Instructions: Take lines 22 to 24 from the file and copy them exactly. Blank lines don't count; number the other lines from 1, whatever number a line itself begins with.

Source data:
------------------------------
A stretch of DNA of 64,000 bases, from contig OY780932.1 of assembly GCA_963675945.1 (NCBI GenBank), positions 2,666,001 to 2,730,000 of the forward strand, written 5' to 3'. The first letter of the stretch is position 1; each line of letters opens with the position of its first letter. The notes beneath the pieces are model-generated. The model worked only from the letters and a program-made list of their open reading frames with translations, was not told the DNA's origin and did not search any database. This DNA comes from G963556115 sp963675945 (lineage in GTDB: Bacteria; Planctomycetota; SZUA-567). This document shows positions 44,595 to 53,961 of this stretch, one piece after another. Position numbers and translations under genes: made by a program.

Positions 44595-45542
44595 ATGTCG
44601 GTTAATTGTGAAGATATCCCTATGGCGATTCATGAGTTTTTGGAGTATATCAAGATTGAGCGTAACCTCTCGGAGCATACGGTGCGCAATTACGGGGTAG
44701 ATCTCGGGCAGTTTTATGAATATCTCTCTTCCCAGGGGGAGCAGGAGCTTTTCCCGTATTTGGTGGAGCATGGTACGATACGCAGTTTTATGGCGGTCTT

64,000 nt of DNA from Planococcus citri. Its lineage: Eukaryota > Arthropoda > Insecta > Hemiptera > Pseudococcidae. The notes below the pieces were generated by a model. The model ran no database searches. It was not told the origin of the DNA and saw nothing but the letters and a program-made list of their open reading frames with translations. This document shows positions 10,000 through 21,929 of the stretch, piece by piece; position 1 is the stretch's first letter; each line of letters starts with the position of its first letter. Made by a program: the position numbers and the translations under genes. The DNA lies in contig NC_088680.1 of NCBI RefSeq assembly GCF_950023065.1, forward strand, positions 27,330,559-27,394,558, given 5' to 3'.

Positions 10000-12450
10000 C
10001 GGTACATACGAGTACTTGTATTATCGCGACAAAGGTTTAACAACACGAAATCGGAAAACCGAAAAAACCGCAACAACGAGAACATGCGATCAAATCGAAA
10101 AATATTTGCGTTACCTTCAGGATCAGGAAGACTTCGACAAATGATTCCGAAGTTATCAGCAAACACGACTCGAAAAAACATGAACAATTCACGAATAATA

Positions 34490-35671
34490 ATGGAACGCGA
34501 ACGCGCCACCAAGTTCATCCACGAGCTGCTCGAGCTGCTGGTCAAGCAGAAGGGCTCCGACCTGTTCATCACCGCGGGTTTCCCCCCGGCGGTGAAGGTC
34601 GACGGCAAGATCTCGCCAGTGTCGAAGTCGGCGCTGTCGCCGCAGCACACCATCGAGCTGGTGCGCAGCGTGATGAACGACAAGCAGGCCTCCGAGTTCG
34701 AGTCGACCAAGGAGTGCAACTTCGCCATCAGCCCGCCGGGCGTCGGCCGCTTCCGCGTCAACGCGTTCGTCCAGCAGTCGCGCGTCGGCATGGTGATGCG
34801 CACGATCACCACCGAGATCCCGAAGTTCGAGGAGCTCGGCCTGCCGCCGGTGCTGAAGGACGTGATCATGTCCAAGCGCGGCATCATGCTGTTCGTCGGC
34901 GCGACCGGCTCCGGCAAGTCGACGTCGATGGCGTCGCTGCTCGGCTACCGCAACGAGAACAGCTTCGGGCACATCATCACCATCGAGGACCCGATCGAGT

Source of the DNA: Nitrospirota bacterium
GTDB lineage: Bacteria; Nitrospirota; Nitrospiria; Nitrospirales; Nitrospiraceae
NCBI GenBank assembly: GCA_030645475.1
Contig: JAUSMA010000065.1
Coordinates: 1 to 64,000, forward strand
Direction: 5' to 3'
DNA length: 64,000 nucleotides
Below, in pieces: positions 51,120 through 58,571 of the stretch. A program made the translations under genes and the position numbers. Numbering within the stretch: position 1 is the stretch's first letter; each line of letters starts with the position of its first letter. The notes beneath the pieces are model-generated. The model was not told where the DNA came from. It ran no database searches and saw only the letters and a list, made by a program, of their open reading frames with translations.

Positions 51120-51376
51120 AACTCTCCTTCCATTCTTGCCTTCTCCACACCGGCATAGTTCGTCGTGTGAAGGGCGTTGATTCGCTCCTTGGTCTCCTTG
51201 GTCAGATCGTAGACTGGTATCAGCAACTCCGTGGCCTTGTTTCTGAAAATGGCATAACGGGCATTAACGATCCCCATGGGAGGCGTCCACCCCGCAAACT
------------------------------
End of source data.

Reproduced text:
Coordinates: 1 to 64,000, forward strand
Direction: 5' to 3'
DNA length: 64,000 nucleotides